Much of the time Ella was at home with the children so they could always attend school, while Elmer was working on the ranch, raising dryland crops, hay, grain, potatoes. They had cattle and horses and always a pony for the children to ride.

All through her life she was a hard worker. At the family home she always had a garden, berries and fruit trees. There was plenty of produce, some to sell and some to give away to neighbors. She usually had a cow to milk when Elmer was not at home. She was a wonderful seamstress and made clothes for her children, nieces, and friends of her children. She did much handwork, embroidery and crochet work, and also quilts for her children, grandchildren and friends, many from her own original designs.

She was always active in civic and church affairs. She taught in the Primary and M.I.A. She was a Relief Society visiting teacher for many years and sang with the Singing Mothers for several years under the direction of Elmo Jensen. While Sadie Whiting was Relief Society president in Mapleton Ward, she and Senate Mendenhall were her counselors.

While the children were growing up they had a phonograph and had many good recordings of mostly classical music, so all the family developed a love for music. Each child had the opportunity to play a musical instrument, some of them playing clarinet or flute in the school band. Most of them studied piano and voice and they all have a deep appreciation for music.

For several years before her death on April 18, 1959, Ella was in ill health. She died at the age of 69.

In 1976 all eight of her children are still living: Lenore J. Bills, Donald Snow Johnson, Verl Elmer Johnson, Edda Frances J. Heaton, Louise J. Hanson, Ralph Aaron Johnson, Welburn “K” Johnson, and Merilyn J. Tuttle. She has 30 grandchildren and 51 great grandchildren.

{History of Mapleton} Ruby Snow Jensen Warthen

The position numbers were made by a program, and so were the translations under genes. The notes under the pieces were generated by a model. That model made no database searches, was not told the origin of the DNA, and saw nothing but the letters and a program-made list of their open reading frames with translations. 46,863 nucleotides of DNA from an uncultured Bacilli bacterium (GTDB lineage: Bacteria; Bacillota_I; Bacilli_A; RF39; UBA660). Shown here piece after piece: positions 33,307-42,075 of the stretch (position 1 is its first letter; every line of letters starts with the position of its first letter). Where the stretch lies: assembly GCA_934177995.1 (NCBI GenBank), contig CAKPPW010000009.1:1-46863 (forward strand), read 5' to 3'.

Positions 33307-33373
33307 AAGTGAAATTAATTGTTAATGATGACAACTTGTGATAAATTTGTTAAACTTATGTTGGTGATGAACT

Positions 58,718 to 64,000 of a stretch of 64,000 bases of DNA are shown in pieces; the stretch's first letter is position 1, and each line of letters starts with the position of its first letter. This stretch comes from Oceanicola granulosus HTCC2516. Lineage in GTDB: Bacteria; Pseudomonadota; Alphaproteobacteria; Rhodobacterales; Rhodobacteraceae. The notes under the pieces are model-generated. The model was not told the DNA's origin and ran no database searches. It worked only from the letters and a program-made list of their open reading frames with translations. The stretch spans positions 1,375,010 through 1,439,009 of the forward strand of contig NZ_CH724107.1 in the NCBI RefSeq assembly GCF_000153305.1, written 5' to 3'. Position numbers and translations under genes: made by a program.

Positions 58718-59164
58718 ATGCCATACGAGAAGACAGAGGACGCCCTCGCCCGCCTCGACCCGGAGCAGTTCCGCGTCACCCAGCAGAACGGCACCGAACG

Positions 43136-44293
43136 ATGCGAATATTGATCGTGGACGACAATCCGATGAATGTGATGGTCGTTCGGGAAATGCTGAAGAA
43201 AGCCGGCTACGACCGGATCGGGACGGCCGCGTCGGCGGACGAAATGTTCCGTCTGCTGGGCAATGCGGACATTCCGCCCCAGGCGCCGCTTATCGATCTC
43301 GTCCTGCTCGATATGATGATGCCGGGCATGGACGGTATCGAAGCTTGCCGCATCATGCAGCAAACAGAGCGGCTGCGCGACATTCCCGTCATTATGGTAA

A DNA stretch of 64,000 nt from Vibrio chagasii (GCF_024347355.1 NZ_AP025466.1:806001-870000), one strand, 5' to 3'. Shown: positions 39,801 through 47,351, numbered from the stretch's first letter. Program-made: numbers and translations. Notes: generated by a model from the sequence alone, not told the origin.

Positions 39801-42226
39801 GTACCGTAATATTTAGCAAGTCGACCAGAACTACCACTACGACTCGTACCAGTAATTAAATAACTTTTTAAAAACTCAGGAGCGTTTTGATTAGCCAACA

This is from The History of Mapleton, by Ralph K. Harmer and Wendell B. Johnson, on page 146.

Ruby Snow Warren Jensen was born on November 29, 1884 at Mapleton, Utah. She was the oldest child of Edwin M. and Francis Evaline Perry Snow, and she spent her younger years helping at home and attending the local schools. On a cold spring day, March 28, 1893, she was baptized at the Big Hollow to allow her to attend the Salt Lake Temple dedicatory services on April 6, 1893. Since she was past eight years of age she had to be baptized and have a recommend in order to attend.

Ruby graduated from Mapleton School in 1899 and went one winter to the Brigham Young Academy. She also worked for a period of time as a dressmaker and became an excellent seamstress. At age fifteen, Ruby had her first church assignment as a secretary in the Primary. Shortly afterward, she was set apart as a Sunday School librarian and about 1901 she also worked as Sunday School and ward organist.

On May 25, 1904 Ruby married Jesse Benoni Warren, the son of Amos B. Warren. They had four children: Mabel Warren Hansen, Burton, Welby, and Evalyn Warren Pomel. (Evalyn died on March 30, 1937 following the birth of her second child.)

Jesse and Ruby lived in Utah until March of 1909 when they sold their home and bought a small farm in Idaho. Eventually they rented more land and bought another small farm. But Jesse died of appendicitis on October 25, 1913 at Blackfoot, Idaho and was brought back to the Evergreen Cemetery to be buried. Ruby returned to Mapleton with her four children and lived with her folks. She worked in the Mapleton Store for nearly a year to provide for her young family.